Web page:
821.51/871: Telegram

The Secretary of State to the Minister in Colombia (Caffery)

16. Your 36, March 12, 5 p.m. Department has taken this matter up energetically with the bankers and has now been advised that the $4,000,000 will be paid to Colombia today. This will bring the amount paid so far up to $16,000,000.

The bankers state that they acted as reported in your cable in order to preserve Colombian credit in the British market in order that the long time financing envisaged by the Colombian Government may not be impeded when the time comes to undertake it. Pressure was brought to bear on Lazard and Company by the British Foreign Office, a man named … in the Foreign Office they state being responsible. Department understands that Lazard was told that the Foreign Office would close the British market to further Colombian financing unless this claim was paid and Lazard then brought pressure to bear on the American bankers. … They realize that they should have told President Olaya frankly the situation at the outset and have asked him to straighten out the British end so that he would know exactly where the difficulty came from. The National City Bank is cabling its representative in Bogotá to explain the matter now frankly and fully to President Olaya and to ask him to take the matter up through the Colombian Legation in London with the Foreign Office in order to remove any difficulties regarding the second $4,000,000 in which Lazard will participate. Lazard is not participating in the $4,000,000 to be advanced today and the bank professes that Bogotá representatives confused the two $4,000,000 credits and made the settlement of the British claim a condition for the payment of the first $4,000,000 advance, whereas it should have been done in connection with the second $4,000,000. The bankers have asked that you help their local representatives in explaining the situation to Olaya. They state that if he can get on without the second $4,000,000, which they doubt, it will not be necessary to take any further steps, but if they are to advance the second $4,000,000, it will then be necessary for the Colombian Government to take steps with a view to relieving Lazard of the pressure now put on them by the British Foreign Office.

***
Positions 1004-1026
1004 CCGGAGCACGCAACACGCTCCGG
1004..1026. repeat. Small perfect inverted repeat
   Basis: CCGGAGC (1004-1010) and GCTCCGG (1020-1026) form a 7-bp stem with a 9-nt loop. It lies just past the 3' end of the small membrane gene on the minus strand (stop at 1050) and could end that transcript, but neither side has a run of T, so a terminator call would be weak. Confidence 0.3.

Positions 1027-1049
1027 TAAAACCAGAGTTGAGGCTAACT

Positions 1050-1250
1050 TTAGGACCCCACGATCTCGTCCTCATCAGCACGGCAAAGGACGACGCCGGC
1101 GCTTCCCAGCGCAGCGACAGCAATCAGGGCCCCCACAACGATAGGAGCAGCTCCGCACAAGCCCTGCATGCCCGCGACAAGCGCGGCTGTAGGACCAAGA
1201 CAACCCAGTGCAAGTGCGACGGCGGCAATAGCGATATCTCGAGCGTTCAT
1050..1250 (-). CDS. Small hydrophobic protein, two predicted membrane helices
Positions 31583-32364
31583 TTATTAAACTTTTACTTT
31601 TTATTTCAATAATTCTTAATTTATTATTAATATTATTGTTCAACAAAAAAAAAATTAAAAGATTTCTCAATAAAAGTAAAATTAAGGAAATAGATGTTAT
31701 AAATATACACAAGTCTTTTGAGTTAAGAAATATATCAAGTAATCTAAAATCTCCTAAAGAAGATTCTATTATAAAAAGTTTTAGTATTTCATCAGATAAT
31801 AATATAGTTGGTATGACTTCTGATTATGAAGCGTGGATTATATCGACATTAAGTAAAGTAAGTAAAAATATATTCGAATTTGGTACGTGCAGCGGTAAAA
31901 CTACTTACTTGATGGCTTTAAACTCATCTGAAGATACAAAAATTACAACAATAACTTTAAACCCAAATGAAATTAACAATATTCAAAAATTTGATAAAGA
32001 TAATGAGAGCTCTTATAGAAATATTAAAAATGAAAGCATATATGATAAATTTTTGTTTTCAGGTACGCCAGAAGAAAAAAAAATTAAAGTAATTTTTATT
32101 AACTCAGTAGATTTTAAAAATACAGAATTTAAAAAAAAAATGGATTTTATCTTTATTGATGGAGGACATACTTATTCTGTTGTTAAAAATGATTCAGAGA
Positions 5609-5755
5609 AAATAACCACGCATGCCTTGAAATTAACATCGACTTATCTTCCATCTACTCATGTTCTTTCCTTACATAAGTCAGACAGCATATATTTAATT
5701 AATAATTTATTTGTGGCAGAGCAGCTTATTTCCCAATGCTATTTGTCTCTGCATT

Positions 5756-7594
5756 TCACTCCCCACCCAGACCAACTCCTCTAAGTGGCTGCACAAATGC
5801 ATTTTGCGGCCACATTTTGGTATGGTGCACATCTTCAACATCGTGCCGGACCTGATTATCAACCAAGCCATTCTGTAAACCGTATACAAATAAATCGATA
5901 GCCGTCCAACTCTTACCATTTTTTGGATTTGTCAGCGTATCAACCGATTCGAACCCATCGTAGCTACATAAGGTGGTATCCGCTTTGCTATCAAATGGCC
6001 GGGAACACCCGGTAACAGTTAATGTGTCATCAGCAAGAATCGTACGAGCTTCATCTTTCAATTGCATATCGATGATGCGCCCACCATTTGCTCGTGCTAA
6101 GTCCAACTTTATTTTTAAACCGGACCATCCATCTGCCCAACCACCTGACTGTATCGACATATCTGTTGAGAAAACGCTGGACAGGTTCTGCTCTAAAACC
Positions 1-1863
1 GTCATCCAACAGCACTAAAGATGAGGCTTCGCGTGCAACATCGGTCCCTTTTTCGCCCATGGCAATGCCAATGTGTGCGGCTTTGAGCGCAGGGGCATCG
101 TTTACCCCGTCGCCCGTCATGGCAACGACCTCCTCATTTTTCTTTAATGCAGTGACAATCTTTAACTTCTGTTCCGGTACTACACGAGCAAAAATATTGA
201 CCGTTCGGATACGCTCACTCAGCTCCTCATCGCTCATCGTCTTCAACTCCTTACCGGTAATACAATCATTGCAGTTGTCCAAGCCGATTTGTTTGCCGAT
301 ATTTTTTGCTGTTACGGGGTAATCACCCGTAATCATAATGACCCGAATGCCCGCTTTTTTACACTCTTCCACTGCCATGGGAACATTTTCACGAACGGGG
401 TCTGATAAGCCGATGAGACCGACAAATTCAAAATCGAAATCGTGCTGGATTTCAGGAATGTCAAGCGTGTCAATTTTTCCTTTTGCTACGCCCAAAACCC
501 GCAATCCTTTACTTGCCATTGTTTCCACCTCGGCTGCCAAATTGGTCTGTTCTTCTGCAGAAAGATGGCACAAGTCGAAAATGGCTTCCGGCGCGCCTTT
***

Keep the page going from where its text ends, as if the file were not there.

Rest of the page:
Your despatch No. 1779 of October 14, 193029 reports that the Colombian law in settlement of the Supía Marmato claim was in a principal amount of £300,000 with interest at 5 per cent from May 29, 1925 on £140,000. The bankers state that it is their understanding that the principal amount is £300,000 plus 5 per cent current interest from 1925 and that in addition there is a claim of £40,000 about [Page 30]which they are not at all clear. It is their understanding that it has something to do with back interest payments. Department has no record of this. Bankers state that cable received this morning informs them that President Olaya was suggesting the payment of this latter sum over a period of years and that this might definitely settle the matter. They also felt that Olaya was perhaps trading on this and that his attitude toward the American bankers was in order to make them help him out with this sum. Department has no information on this matter whatsoever and will be glad to have such comments as you may care to make.

Department will be glad to have you explain to President Olaya either directly or through supporting the bankers’ representatives in Bogotá the true situation regarding the Supía Marmato claim as set forth above.

Stimson
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